Independent Citizens' Assemblies

While newDemocracy works with governments to integrate Citizens Assemblies into formal decision-making processes, our approach is necessarily highly dependent on political will. The following is an alternative approach being independently advocated for by Nicholas Gruen. As a research foundation we offer support to those pursuing different approaches in order to achieve the goal of greater visibility for Citizens Assemblies and thus greater chances to gauge public response to this innovation.

This is an abstract of Nicholas Gruen’s forthcoming paper “Forking the project”. Rather than seeking permission from politicians, it proposes a citizens' assembly of, by and for citizens. You can contact Nicholas Gruen at or +61 403 077 732 for further details.

Forking the Project (Forthcoming)

Citizens’ juries — where a representative sample of citizens deliberate and decide on political issues — are increasingly popular. Representing constituents by sampling and deliberation rather than election and competition, they could deepen existing democracies by partnering with existing institutions as a check and balance. But the public understands their potential poorly because most juries have been one-off, single-issue exercises held by (and so, for) existing institutions.
With governance arrangements keeping funders at arm's length, progress could begin with a philanthropically and crowd-funded standing citizens' jury. Without any formal power, such a “People’s Council” could ​​nevertheless shadow other houses of parliament/congress’s decisions and pass resolutions of its own. Had such a body existed, it would have been harder to:

  • abolish carbon pricing in Australia,
  • negotiate such a ‘hard’ and damaging Brexit in the UK,
  • demonise nuclear energy in fighting climate change,
  • stop the US Senate from convicting President Trump for inciting insurrection.

Even without formal, constitutional power, where it disagreed with public votes taken on the floor of a house, it could call for an additional secret ballot, thus bidding for more influence and modelling the role it would have as a check and balance — in an officially constituted ‘people’s branch’ of government.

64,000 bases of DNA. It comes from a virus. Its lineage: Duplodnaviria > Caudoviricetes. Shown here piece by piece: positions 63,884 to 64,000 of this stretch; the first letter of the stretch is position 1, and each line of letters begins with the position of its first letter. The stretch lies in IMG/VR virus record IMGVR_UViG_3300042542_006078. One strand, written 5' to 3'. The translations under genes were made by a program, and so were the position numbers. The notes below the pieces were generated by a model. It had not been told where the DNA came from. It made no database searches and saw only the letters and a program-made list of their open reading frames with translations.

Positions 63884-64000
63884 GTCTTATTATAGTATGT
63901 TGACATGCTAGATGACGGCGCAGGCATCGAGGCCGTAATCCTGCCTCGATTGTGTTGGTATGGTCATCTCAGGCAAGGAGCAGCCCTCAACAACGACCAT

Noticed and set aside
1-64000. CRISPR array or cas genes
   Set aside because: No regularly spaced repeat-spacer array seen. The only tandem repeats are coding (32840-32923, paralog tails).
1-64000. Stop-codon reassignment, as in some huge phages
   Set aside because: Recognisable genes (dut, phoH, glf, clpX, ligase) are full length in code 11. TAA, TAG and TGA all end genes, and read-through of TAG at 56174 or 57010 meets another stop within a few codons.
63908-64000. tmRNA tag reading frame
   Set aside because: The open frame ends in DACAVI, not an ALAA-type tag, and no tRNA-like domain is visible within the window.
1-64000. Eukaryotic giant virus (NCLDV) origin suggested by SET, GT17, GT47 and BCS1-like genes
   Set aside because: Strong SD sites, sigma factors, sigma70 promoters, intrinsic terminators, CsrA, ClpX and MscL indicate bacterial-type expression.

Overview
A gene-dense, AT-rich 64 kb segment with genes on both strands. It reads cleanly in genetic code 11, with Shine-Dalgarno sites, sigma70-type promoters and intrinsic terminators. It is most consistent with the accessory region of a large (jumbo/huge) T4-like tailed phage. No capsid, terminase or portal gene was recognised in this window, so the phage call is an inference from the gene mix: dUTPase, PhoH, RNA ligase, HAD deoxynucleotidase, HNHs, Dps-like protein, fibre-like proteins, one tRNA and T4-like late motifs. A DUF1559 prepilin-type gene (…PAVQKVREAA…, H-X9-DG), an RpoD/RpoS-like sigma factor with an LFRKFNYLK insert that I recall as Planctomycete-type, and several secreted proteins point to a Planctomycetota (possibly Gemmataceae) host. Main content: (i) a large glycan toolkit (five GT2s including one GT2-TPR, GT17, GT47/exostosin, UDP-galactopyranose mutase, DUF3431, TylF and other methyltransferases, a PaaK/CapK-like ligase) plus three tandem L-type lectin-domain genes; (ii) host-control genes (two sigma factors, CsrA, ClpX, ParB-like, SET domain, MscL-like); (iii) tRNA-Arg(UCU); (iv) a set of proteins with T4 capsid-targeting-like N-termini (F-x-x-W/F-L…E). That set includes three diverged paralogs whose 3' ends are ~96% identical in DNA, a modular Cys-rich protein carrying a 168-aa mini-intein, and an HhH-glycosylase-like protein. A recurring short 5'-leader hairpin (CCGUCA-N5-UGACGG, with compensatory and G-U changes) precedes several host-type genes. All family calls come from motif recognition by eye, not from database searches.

To develop its own capabilities and autonomy, the people’s branch must establish its own internal governance and leadership structures. To ensure their consistency with the egalitarian spirit of sortition and to minimise its capture by the self-assertive, charismatic and power-hungry, I suggest eschewing direct competition for office. The brevia is one such mechanism. It minimised factionalism and set the stage for 500 years of stability in Venice. It involves randomly selecting some ‘electors’ from the council and getting them to identify those most worthy of internal leadership roles. A ‘council of elders’ of past participants of citizens’ juries could be chosen by such means to act as a source of advice and support to current juries and as a repository of corporate memory and evolving traditions.

If the people’s branch were developed along these lines, it would become an ideal ‘honest broker’ to preserve the basic norms of procedural fairness on which peaceful government is founded. This is already happening in some jurisdictions — for instance, with a people’s council with the Michigan Independent Citizens Redistricting Commission. However, over time the people’s branch could expand to be given a substantial role in the appointment of judges and officials. America’s founding fathers attempted to constitutionally entrench such procedural norms into the US constitution via Senate confirmations, but that mechanism is now under partisan siege.